In the end, the same thing that brought down the Chanels was also the major letdown with Scream Queens as a whole: the need to be right. The exact smugness that doomed the crew of blonde psychopaths at the center of this story was the season itself’s main misstep, and one that was doubled down upon rather than made more subtle as it progressed.
“Thanksgiving” works as well as it does mostly because the specter of death is not constantly lingering over the collection of Thanksgiving dinners in the rotation. No character besides Gigi, who knows the devil’s identity already, sees the devil this episode and because of that the action can slow down for an episode and focus on relationships more fully. Rather than shouting accusations at comrades in the aftermath of an attack or making out because they are in the midst of a life threatening situation, this week the Kappa girls and all of their requisite men have the chance to sit down, discuss things, and actually breathe which is something to be thankful for.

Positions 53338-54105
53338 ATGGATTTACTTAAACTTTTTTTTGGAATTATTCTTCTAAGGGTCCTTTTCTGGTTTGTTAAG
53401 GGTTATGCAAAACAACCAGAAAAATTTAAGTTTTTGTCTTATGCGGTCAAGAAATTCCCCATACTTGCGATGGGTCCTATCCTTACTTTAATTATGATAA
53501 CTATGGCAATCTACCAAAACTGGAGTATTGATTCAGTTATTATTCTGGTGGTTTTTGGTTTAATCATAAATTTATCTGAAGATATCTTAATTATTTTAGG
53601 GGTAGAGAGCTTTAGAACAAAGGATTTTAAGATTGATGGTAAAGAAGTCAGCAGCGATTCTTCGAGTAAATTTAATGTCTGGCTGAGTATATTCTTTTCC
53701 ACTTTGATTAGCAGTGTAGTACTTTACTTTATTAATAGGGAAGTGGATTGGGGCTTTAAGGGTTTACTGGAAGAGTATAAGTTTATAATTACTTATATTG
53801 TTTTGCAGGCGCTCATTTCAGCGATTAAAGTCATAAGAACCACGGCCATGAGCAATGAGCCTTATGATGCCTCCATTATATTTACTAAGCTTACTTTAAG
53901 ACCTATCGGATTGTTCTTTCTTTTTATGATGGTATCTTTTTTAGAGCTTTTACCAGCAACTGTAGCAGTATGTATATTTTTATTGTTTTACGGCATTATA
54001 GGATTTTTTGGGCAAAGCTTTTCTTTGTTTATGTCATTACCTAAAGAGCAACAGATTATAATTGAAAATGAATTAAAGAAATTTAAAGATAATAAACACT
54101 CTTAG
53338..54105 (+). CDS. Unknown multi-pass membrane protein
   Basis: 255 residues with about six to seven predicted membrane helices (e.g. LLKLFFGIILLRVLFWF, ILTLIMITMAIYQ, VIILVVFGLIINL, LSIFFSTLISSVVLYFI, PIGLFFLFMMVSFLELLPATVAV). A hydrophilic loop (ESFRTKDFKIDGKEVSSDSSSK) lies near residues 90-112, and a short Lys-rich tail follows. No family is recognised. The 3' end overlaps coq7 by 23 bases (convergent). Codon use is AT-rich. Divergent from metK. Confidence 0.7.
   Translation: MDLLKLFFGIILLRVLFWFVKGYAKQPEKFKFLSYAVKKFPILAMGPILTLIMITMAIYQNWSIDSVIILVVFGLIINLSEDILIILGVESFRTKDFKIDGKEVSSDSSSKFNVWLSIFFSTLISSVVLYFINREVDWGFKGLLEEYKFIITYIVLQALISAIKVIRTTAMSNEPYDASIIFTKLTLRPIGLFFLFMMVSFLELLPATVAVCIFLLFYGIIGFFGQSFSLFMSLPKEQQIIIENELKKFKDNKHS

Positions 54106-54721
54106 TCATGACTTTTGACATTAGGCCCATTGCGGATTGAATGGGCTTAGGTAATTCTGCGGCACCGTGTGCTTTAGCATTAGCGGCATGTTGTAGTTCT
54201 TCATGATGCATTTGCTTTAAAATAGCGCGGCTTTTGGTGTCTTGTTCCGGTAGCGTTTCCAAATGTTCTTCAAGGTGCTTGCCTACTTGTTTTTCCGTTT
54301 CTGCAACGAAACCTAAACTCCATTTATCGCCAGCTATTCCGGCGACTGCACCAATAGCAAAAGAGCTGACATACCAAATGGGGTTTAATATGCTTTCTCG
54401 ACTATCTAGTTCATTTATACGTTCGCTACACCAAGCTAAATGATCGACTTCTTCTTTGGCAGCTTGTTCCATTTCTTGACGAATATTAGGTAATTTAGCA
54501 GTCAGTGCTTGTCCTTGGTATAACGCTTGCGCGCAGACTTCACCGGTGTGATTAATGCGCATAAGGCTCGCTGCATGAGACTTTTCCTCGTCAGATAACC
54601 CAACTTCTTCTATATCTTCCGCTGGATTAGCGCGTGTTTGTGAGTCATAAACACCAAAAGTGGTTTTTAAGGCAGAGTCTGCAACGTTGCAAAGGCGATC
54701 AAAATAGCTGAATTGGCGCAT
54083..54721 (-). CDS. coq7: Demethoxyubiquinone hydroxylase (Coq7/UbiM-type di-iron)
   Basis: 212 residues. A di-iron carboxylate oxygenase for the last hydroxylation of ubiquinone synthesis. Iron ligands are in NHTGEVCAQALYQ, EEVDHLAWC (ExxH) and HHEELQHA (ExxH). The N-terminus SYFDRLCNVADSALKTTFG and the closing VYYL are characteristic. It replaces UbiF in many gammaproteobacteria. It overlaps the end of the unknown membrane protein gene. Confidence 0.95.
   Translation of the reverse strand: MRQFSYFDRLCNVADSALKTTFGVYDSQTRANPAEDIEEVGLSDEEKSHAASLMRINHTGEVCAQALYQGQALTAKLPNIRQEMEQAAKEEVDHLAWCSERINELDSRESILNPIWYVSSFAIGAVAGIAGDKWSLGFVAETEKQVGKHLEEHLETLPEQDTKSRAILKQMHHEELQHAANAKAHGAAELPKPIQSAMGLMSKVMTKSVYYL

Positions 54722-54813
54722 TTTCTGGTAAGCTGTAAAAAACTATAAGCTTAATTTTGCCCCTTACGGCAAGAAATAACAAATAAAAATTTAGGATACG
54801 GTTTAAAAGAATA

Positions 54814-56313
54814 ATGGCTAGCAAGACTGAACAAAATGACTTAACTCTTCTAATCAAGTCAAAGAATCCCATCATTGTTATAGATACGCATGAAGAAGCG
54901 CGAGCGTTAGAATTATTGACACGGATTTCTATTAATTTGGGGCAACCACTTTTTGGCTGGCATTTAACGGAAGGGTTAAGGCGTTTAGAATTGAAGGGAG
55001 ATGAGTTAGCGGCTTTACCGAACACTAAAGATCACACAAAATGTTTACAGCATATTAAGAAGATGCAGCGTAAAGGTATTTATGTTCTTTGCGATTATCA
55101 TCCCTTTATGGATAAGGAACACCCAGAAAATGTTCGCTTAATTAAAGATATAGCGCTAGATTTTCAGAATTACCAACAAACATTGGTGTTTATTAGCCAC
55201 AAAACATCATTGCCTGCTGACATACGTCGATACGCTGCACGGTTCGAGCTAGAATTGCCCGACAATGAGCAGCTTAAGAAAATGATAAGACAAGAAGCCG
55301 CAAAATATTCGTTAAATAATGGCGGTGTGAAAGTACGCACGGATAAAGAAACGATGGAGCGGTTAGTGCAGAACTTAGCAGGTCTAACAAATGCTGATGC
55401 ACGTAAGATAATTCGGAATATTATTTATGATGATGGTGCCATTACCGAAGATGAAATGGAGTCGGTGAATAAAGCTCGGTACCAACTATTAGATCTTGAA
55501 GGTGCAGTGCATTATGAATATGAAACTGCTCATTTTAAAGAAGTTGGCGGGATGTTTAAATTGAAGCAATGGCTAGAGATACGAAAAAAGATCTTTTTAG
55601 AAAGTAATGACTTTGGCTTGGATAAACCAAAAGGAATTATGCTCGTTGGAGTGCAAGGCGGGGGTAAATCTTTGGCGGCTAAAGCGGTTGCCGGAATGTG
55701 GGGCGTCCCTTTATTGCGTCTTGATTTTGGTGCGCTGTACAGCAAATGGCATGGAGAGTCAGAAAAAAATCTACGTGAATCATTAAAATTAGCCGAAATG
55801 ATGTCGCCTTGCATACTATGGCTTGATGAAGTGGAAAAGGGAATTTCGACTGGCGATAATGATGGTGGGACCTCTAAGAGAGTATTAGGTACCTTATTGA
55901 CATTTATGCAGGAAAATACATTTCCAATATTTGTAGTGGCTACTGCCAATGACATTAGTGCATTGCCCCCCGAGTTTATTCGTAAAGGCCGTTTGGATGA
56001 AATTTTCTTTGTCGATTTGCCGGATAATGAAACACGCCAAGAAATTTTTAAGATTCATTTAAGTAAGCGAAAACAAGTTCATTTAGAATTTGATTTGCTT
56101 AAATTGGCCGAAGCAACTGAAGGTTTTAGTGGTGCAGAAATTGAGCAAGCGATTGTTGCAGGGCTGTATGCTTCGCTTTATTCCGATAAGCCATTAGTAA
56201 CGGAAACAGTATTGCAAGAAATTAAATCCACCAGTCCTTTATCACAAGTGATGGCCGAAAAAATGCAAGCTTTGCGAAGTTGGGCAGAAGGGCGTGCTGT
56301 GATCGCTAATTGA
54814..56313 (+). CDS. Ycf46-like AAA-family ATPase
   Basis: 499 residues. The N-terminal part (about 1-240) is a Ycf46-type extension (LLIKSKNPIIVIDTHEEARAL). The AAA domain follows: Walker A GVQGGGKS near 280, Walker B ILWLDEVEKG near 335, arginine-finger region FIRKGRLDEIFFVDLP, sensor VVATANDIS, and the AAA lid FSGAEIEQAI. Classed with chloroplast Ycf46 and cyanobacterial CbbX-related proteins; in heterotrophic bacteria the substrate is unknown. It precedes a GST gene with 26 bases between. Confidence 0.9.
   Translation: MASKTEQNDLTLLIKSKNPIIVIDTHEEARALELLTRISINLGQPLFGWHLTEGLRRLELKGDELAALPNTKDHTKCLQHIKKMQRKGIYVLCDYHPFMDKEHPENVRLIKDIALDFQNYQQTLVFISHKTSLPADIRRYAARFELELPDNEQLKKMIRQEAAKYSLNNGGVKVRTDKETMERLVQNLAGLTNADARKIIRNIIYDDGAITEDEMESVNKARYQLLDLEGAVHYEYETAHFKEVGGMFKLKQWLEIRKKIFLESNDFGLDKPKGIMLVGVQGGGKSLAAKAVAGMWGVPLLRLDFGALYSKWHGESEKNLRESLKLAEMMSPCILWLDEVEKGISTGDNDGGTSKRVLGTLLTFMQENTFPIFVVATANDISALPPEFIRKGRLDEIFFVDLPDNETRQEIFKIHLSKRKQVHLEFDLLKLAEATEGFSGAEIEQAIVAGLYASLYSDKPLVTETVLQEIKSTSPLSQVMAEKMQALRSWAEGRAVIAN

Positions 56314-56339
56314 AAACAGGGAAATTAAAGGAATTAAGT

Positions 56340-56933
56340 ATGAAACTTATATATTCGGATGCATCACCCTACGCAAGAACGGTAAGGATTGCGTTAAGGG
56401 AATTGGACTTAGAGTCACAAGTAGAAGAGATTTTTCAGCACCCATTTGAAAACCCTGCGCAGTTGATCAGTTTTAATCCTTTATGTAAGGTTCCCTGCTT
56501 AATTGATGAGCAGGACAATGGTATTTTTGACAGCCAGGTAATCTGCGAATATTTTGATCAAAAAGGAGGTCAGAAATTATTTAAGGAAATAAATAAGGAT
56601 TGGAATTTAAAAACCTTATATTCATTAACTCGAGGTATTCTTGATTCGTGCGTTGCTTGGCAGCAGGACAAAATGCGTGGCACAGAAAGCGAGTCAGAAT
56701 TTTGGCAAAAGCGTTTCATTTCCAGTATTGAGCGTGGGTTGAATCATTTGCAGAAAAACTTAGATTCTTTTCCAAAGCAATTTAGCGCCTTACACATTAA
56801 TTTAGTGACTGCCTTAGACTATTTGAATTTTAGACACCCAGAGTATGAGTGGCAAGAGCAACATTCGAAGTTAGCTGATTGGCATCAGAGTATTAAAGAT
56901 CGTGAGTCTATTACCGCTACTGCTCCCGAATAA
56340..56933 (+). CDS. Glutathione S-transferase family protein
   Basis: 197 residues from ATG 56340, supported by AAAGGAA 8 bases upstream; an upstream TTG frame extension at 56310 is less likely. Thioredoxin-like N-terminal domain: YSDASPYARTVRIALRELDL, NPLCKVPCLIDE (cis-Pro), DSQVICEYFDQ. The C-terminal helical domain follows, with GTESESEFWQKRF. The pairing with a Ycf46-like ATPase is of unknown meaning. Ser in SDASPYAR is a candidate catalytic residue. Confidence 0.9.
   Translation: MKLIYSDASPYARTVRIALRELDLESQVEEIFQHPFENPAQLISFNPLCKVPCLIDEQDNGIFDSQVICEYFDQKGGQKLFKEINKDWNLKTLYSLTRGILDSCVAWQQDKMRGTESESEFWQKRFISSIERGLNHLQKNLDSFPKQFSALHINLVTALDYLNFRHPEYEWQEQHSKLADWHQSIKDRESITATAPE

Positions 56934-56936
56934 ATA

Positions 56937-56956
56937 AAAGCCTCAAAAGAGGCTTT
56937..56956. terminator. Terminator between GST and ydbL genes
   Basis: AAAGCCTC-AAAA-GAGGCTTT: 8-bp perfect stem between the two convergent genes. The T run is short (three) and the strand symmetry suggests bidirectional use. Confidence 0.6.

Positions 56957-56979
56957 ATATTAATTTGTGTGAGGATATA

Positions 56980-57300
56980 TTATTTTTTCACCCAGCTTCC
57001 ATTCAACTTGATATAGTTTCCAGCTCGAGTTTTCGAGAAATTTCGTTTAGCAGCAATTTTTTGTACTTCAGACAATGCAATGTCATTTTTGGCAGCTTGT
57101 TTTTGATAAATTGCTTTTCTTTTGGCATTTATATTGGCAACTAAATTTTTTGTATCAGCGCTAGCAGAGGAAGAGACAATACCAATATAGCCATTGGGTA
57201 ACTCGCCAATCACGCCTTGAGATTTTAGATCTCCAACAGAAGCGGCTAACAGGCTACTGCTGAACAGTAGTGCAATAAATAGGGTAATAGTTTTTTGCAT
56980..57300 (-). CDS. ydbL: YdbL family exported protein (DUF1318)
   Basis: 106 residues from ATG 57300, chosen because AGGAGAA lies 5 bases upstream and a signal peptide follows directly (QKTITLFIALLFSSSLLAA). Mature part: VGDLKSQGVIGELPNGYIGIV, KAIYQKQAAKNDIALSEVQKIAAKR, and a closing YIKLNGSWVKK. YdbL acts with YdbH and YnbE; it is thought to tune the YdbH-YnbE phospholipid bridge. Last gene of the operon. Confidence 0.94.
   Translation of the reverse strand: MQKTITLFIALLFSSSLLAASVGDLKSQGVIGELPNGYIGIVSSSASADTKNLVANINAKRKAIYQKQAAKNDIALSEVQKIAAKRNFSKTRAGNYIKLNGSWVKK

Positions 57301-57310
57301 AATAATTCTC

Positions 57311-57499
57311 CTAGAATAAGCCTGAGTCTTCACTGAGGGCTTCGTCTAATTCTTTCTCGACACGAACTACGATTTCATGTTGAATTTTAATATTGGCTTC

For at least one episode, temporary that it may be, Scream Queens found a solution to its problem of putting decent to great actors in situations that are either boring from a plot perspective or poorly executed by the dialogue or acting involved. As easy as it may seem with 20/20 vision, simply putting all of the characters who are the most over the top in either a villainous or purely campy way in scenes together cracks the code of how to make the show less of a slog between murders. There are still multiple spots in “Ghost Stories” where the momentum lags, mostly in scenes that involve two or more of the Chanels, but the return of Boone, some great Denise Hempfield moments, and some major clues in the murder mystery make up for those few boring parts.